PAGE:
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  • Palaemon carcinus rosenbergii  Ortmann, 1891
  • Palaemon whitei  Sharp, 1893
  • Palaemon (Eupalaemon) rosenbergii  Nobili, 1899
  • Palaemon spinipes  Schenkel, 1902
  • Palaemon dacqueti  Sunier, 1925
  • Cryphiops (Macrobrachium) rosenbergii  Johnson, 1966. In older literature the species is often, but incorrectly, indicated with the name Palaemon carcinus.
    FAO Names
    En - Giant river prawn, Fr - Bouquet géant, Sp - Langostino de río.
    3Alpha Code: PRF     Taxonomic Code: 2281202307
    Scientific Name with Original Description
    Palaemon rosenbergii  De Man, 1879, Notes Leyden Mus., 1:167.
    Geographical Distribution

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    Indo-West Pacific: N.W. India to Viet Nam, the Philippines, New Guinea and Northern Australia.
    Habitat and Biology
    Fresh and brackish water, sometimes marine.
    Maximum total length 320 mm (male), 250 mm (female).
    Interest to Fisheries
    Qureshi (1956:362, under Palaemon carcinus) listed the species as recorded from commercial catches of prawns brought to the market in Pakistan. Jones (1967:1 1337, Fig. 5) indicated a regular fishery for the species in the following regions of India: Bombay area, Kerala, and the northern half of the coast of the Bay of Bengal; in other areas of the Indian coast the fishery was either "occasional" or "stray", the species also "contributes to a fairly good freezing industry in the Kerala backwaters". Longhurst (1970:281) stated that in S.W. India M. rosenbergii is caught in very limited quantities in certain areas only. Raman (1967:649-669) dealt extensively with the fishery and biology of the species on the Kerala coast of India. Kurian & Sebastian (1976: 93) stated that there is an intensive fishery in Kerala, India, during the monsoon and post-monsoon months, but that the harvest has diminished owing to indiscriminate fishing. Ahmad (1957:23, as Palaemon carcinus) mentioned that the species "is exploited throughout the year in the estuaries in [Bangladesh] and during the winter months from beels and rivers"; it "is much relished by everybody". In Malaysia and Indonesia the species is economically exploited on a considerable scale (Johnson. 1968:235; Longhurst, 1970:284.285). Djajadiredja & Sachlan (1956:370) indicated it as economically important in the Indonesian islands of Sumatra, Java, Borneo. Celebes and the Lesser Sunda Islands. The annual catch of this species in Indonesia are (in metric tons):4 300 (in 1973), 3 065 (in 1974), 2 516 (in 1975), 2 530 (in 1976).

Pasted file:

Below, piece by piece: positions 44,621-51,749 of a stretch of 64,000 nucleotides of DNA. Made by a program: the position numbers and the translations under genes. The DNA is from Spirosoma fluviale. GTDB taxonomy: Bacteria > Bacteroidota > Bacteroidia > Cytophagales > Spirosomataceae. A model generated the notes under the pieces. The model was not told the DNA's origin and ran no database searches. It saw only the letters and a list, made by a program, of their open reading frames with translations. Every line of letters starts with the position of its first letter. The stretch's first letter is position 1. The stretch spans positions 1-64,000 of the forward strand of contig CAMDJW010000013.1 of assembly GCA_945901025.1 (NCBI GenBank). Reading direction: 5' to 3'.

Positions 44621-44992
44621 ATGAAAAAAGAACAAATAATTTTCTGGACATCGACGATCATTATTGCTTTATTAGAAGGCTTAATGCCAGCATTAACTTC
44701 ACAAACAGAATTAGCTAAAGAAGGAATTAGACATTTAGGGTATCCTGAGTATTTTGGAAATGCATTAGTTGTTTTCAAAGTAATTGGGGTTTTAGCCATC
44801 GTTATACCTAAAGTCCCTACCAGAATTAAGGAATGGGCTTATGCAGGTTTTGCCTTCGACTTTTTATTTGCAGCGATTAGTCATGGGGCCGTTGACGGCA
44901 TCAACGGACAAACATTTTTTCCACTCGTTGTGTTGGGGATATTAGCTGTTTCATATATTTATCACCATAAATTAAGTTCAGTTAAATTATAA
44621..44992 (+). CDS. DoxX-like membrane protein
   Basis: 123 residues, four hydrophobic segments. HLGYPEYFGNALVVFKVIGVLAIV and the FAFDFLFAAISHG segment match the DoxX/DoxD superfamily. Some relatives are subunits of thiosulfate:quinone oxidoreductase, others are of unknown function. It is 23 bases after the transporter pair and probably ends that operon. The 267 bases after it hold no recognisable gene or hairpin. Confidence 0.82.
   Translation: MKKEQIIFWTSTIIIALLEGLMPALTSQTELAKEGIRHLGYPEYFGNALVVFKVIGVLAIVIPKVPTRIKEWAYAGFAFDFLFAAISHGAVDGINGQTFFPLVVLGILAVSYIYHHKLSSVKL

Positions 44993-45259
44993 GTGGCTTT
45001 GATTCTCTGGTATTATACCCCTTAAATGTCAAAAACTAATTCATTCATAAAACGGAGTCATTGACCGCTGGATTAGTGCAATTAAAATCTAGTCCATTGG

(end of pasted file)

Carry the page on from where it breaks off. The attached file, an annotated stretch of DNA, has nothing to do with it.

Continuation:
In New Guinea the species is fished for by the population throughout the western part of the island. In Papua it is obtained from the Fly River. In the Philippines Cowles (1914:325 under Palaemon carcinus) called it "the most important species from a commercial point of view in the Philippines Islands". Longhurst (1970:289) indicated that there is a small fishery for this species in Thailand. The great size of this species and its excellent taste ("in my view, shared by many people, it is superior to the best of the penaeid prawns", Johnson, 1966:279), made this species fished for wherever it occurs. Also it has become the subject of intensive efforts to cultivate it. Ling (1969:589-619), in Malaysia was the first to manage to raise the species through complete metamorphosis and showed that it can be successfully cultivated in ponds. Also in other areas of South and East Asia (e.g., India, Sri Lanka, Bangladesh, Birma, Indonesia, Thailand, Cambodia, Viet Nam, Japan, Taiwan, Philippines) experiments on a larger or smaller scale have been started to investigate the possibility of raising this species in ponds for commercial purposes. Similar experiments are under way, in Hawaii, Palau, Tahiti, Australia, Africa (Malawi, Mauritius, Seychelles), in various countries in America (U.S.A., Mexico, Puerto Rico, Honduras, Colombia) and even in England.The total catch reported for this species to FAO for 1999 was 5 496 t. The countries with the largest catches were Indonesia (5 460 t) and Brunei Darussalam (26 t).
    Local Names
    U.S.A. : Giant freshwater shrimp ,  Giant freshwater prawn .
    India : Golda chingri (Calcutta),  Mocha chingri (Calcutta).
    Bangladesh : Golda chingri ,  Mocha chingri ,  Bharo chingri ,  Bara chingri ,  Chooan chingri ,  Mota chingri ,  Shala chingri .
    Indonesia : Udang satang (Java),  Udang duri (Java),  Udang galah .
    Malaya : Udang galah .
    Thailand : Koong yai .
    Source of Information
    FAO CATALOGUE Vol.1 - Shrimps and Prawns of the World. An Annotated Catalogue of Species of Interest to Fisheries.L.B. Holthuis 1980.  FAO Fisheries Synopsis No.125, Volume 1.
    Cowles, 1914:324,Pl. 1, Fig. 1.
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